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Supraventricular arrhythmias during pregnancy

Candice Silversides, MD, MS, FRCPC
Louise Harris, MBChB
Sing-Chien Yap, MD, PhD
Section Editors
Hugh Calkins, MD
N A Mark Estes, III, MD
Deputy Editor
Gordon M Saperia, MD, FACC


Arrhythmias are the most common cardiac complication encountered during pregnancy in women with and without structural heart disease [1-3]. Arrhythmias may manifest for the first time during pregnancy, and in other cases, pregnancy can trigger exacerbations in women with pre-existing arrhythmias [1,4-6]. Women with established arrhythmias or structural heart disease are at highest risk of developing arrhythmias during pregnancy. In addition, there has been an increase in the number of women of childbearing age with congenital heart disease (due to surgical advances), and these women are at particularly high risk for arrhythmias (figure 1) [1,2,7-11]. Because of these associations, any woman who presents with an arrhythmia should have a clinical evaluation with a complete history and cardiac examination, an electrocardiogram, and a transthoracic echocardiogram to evaluate for evidence of structural heart disease.

In general, the approach to the treatment of arrhythmias in pregnancy is similar to that in the nonpregnant patient. However, due to the theoretical or known adverse effects of antiarrhythmic drugs on the fetus, antiarrhythmic drugs are often reserved for the treatment of arrhythmias associated with clinically significant symptoms or hemodynamic compromise [12-14]. Treatment recommendations are hampered by the lack of randomized trials and very little or no data on efficacy or safety of antiarrhythmic drugs during pregnancy. Choice of therapy, for the most part, is based on limited data from animal studies, case reports, and observational studies, as well as clinical experience.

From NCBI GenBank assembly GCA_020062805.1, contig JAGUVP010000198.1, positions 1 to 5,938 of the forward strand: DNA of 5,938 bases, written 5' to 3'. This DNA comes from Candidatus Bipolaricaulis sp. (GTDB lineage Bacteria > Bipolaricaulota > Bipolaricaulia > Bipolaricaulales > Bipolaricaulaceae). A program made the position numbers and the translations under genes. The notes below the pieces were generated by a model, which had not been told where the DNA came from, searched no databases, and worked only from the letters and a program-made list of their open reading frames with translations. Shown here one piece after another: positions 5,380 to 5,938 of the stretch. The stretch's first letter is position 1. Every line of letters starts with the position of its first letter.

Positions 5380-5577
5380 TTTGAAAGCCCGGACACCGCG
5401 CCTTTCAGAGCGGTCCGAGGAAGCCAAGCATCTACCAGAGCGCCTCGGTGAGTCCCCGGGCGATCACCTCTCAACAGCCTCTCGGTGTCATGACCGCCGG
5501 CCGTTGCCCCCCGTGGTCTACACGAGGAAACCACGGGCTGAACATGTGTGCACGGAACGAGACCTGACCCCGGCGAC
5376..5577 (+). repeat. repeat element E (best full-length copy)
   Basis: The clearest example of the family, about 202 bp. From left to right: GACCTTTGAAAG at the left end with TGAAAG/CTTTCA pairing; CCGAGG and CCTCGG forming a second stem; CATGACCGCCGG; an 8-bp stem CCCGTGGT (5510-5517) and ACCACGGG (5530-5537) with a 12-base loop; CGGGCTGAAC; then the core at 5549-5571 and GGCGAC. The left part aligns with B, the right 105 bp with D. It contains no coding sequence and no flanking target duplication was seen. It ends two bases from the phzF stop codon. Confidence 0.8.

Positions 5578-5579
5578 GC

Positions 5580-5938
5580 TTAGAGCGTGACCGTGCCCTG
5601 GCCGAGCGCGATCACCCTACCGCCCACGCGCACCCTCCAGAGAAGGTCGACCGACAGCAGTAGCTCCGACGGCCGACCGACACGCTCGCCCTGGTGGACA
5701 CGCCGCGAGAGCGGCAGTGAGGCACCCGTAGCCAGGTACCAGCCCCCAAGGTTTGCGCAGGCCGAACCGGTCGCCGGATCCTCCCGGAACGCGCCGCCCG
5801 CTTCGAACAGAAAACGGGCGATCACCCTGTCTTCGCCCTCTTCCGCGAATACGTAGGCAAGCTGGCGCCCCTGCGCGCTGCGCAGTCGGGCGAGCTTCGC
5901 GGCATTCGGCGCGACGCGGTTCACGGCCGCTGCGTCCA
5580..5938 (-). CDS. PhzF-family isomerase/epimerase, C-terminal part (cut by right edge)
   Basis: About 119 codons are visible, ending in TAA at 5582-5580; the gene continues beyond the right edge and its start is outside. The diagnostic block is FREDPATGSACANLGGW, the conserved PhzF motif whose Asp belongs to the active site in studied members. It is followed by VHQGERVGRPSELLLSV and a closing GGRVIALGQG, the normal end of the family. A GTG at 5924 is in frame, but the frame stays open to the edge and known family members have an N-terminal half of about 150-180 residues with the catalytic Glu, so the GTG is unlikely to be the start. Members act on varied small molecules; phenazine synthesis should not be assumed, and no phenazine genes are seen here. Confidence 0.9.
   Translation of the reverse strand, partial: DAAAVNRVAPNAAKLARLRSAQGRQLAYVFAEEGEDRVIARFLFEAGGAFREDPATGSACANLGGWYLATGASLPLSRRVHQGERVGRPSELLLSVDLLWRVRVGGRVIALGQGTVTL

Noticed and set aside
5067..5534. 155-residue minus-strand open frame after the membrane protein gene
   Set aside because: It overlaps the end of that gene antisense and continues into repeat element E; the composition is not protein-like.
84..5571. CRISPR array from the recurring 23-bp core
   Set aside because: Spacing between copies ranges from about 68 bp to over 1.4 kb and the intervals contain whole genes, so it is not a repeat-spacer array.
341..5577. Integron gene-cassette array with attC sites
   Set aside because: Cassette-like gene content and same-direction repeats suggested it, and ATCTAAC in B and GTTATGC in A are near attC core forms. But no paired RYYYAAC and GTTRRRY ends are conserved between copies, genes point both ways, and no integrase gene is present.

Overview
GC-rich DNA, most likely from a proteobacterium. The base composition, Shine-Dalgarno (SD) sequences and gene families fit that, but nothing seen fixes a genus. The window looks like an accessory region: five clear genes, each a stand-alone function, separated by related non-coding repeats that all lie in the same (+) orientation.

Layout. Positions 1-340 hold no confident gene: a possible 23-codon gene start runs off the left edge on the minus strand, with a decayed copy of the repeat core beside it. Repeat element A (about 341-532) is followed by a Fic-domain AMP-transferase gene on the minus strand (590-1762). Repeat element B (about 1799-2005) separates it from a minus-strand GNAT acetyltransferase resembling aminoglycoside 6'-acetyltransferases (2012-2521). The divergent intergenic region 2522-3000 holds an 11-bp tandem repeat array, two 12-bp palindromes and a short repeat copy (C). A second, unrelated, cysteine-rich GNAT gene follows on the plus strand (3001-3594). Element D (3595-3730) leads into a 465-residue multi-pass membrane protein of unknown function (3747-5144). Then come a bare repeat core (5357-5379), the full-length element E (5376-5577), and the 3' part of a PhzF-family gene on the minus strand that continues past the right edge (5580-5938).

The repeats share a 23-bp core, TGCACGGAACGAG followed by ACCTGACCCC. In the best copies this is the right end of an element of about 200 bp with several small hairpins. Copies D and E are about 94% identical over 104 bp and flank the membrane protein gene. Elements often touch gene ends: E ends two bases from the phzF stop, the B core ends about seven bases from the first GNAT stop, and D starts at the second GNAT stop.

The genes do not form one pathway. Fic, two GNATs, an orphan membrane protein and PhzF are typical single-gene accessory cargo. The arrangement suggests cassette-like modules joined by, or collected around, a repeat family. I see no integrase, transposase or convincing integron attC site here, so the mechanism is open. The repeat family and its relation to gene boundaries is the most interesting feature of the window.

The prevalence, clinical presentation, and management of supraventricular arrhythmias during pregnancy will be reviewed. Electrocardiographic characteristics of supraventricular arrhythmias, as well as issues relating to conduction disorders, ventricular arrhythmias, and cardiac arrest during pregnancy, are discussed separately. (See "ECG tutorial: Atrial and atrioventricular nodal (supraventricular) arrhythmias" and "Maternal conduction disorders and bradycardia during pregnancy" and "Ventricular arrhythmias during pregnancy".)


The exact mechanism of increased arrhythmia burden during pregnancy is unclear, but has been attributed to hemodynamic, hormonal, and autonomic changes related to pregnancy.

The hemodynamic changes of pregnancy have been well studied, and a number of these changes likely contributes to the development of arrhythmias during pregnancy [15,16]. (See "Maternal cardiovascular and hemodynamic adaptations to pregnancy".)


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Literature review current through: Jan 2016. | This topic last updated: Mar 18, 2014.
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